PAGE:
Mohit Bagga and Tajinder Pal Singh Chouhan of CodeBibber recently stumbled upon a security breach in Facebook login protocol that websites are using for authenticating the user, which can expose your data on multiple platforms.
In simple words, whenever you choose the “Login through Facebook” option on any website or mobile app, you expose every other account where you logged in through Facebook.
“We were hacking around the Facebook login that gives us the access token. We wondered if we could post other login requests to Zomato and Snapdeal as to see if they accept the token because it is a valid token for Facebook. We tried and were successfully logged in,” said Mohit Bagga, co-founder and CTO, CodeBibber.
He added that they did several checks on various platforms before confirming this claim.
“We have a toolbox that gives you total control over headers and parameters that you want to pass through the server and we use mitm-proxy (man in the middle proxy or a Java SSL proxy) for voice passing. So we were seeing what kind of requests were going from an app. We just replicated it through the access token given by Facebook and got logged in from that platform,” said Mohit.
Snapdeal, Zomato and Foodpanda did not comment on this.
He further added that by this access token one replicates oneself as the user and can access all personal details of that user.
“We tested out this security breach on our new venture TOTUM app’s test run and to our amazement, by using a single access token that we received from Facebook, we were able to access the entire account history of that user on a series of big players like Zomato, Foodpanda, Uber and Snapdeal,” he added.
Facebook said that this is neither a breach nor vulnerability in login.
“This appears to be an issue we discussed in detail at F8 2015 and is not a vulnerability in Facebook Login, but rather improper implementation of Login by certain apps. To avoid this issue, developers should ensure their apps are properly validating access tokens and securing authentication flows. We provide resources and tools to help developers use Facebook Login securely in their apps,” Facebook told BI.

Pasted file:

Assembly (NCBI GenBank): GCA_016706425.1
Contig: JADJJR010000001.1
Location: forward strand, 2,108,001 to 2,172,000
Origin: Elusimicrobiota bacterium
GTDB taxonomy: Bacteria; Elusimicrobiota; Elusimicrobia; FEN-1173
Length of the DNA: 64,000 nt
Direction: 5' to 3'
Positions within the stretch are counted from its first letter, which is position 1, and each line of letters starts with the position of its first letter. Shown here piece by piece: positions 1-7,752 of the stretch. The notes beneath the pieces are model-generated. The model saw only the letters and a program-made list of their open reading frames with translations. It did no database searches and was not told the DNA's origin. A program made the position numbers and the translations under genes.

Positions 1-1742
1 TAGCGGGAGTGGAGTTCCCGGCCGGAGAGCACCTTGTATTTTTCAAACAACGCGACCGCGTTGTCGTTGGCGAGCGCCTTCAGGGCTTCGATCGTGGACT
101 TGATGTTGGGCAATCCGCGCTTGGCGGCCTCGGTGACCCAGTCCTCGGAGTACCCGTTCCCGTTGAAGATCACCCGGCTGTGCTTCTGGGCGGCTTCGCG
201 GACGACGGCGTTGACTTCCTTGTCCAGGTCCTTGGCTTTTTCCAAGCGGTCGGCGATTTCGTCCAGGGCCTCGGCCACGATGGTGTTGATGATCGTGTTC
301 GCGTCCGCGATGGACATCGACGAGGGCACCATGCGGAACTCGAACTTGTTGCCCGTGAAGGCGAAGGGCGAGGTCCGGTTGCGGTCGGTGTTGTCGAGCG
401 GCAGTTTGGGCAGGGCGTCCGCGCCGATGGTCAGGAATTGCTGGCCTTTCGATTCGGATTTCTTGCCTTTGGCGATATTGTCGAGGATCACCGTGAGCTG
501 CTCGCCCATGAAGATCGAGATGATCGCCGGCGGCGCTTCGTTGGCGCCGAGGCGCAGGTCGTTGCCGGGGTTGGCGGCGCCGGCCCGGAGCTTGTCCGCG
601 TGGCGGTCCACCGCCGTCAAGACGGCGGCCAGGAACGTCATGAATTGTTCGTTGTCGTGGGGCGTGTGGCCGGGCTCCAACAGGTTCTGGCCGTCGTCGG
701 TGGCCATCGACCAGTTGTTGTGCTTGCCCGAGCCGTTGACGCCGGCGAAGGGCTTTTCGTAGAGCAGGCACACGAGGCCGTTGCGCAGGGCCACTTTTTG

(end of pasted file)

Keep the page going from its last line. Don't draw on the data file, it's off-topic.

Mohit asserted the same, that it is a security breach at the end of the players like Zomato, Ola, Snapdeal and not at Facebook. Facebook has given the guidelines but the players are not using them. If one posts a login request to Zomato with the access token, Zomato do not even have the basic check to detect that it is coming from another app.
“Facebook has the option so that we can privately exchange the data between the clients in the server. Facebook has the option which gives an encrypted access ID/token. The players are exposing users’ data to everyone,” said Mohit stating the solution to protect the users from such security breach.
Expressing his doubts, he also added that all said and done, Facebook do have the upper edge here. If Facebook gains the token, it can easily scrap all data through all platforms anytime they want.
They might even be doing it; one cannot be too sure in a world where Snoopgate and Cyber security exists side by side.
The only good news is Flipkart is still secured. They tried to invade into Flipkart but failed. Flipkart’s second level security step where you need to give the users’ contact number and password keeps the user’s profile safe from snooping.
Here is how it is done:
Let’s say you login to app X via Facebook. X will receive an access token from Facebook and will send it to X’s server and save it. But now X can use this same access token to login to any and every other platform impersonating you and access your data ranging from your recent orders on Zomato or your purchase history from Snapdeal to getting access to your private messages and the list goes on.